That depends whether the benefits are being costed only within the health service, or within the wider societal costs. For instance, say the MSD picked up a rehabilitation cost to get someone back into work?

            • Naturesong 1.1.1.1.1.1

              The good doctors at MSD already do this.
              Work is the cure for all long term illness.

              However this may have something to do with the ideological litmus test it appears they currently must pass in order to word for MSD.

              • miravox

                I mean for people who are not necessarily on a benefit, but are quite capable with a little help, to go back to paid employment and pay it back with some taxes…

                Invalid beneficiaries have such a hard time and I have a lot of sympathy for the situations of those forced back to work.

          • infused 1.1.1.1.2

            Been in a&e a few times over the last few months. I feel sorry for the guys. Def not enough money/resources available there.

      • Tracey 1.1.2

        actually it was very much everything to everyone when established. THAT was the point. By removing the right to sue EVERYTHING by way of personal injury needed to be covered. I agree that a genetic spinal degeneration is not a personal injury by accident BUT it costs time and money to challenge a decision that takes NO as its default position.

        the policy direction from on high has determined that spinal “injuries” are probably genetic so not covered making the frontline at ACC use genetic as their default position.

        its not about ACC’s ability to cover but about govt’s decisions to limit what it covers, notwithstanding the huge asset base it has built up to cover all future claims.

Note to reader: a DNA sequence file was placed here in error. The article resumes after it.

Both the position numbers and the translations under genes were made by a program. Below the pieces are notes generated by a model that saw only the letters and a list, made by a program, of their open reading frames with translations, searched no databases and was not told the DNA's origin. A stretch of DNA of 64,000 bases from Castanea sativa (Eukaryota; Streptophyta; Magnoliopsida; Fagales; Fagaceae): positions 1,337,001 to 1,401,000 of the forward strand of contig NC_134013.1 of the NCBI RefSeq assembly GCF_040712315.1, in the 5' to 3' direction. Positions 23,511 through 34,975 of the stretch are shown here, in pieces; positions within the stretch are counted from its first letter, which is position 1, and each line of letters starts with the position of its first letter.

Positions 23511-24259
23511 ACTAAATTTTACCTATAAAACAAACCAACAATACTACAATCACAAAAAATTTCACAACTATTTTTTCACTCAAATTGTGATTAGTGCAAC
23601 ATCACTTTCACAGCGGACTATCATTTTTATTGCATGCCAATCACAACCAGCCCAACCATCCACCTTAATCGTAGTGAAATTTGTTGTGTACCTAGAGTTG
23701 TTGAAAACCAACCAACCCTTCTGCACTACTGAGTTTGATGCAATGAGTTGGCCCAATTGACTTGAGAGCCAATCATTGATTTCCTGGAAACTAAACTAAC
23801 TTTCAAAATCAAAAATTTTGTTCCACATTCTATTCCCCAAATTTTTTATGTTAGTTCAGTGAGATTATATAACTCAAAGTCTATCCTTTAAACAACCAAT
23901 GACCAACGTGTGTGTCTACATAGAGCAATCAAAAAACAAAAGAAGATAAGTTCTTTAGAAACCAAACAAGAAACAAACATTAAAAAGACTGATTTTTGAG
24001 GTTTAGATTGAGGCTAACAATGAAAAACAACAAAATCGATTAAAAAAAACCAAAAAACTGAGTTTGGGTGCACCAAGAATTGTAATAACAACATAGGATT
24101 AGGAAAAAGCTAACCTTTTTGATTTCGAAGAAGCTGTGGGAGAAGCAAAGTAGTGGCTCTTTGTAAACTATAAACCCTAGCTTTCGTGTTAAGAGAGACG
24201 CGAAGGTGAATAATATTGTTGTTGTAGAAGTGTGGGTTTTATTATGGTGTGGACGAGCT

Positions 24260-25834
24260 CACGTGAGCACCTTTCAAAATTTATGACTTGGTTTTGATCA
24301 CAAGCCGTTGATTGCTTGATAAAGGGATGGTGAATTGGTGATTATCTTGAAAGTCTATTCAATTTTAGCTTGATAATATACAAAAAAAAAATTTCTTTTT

2. One Anonymous Knucklehead 2

    ACC was and still is revolutionary: a sane, globally admired and above all human response to a genuine problem. That our politicians – and particularly the National Party, fail to understand this would render them a laughing stock if the damage they were doing were trivial. It isn’t.

  3. djp 3

    When you find a cure for old age let us know

    • Lanthanide 3.1

      And yet, most people who become old don’t suffer debilitating back injuries.

      • djp 3.1.1

        The ones that do however are much less likely to recover 100% (with or without ACC support)

        • Lanthanide 3.1.1.1

          Honestly I’m not even sure what that means.

          Obviously someone who is older and has a back injury won’t be able to recover their back mobility to someone who is 20 and has a back injury. But they can get back to the same level of back mobility as someone their own age.

          • djp 3.1.1.1.1

            I don’t think that older people heal as well as younger people, they just don’t have the same vitality.

            • One Anonymous Knucklehead 3.1.1.1.1.1

              And that means ACC should get lawyers to comb through the legislation for an excuse not to cover their injuries, eh. Righto.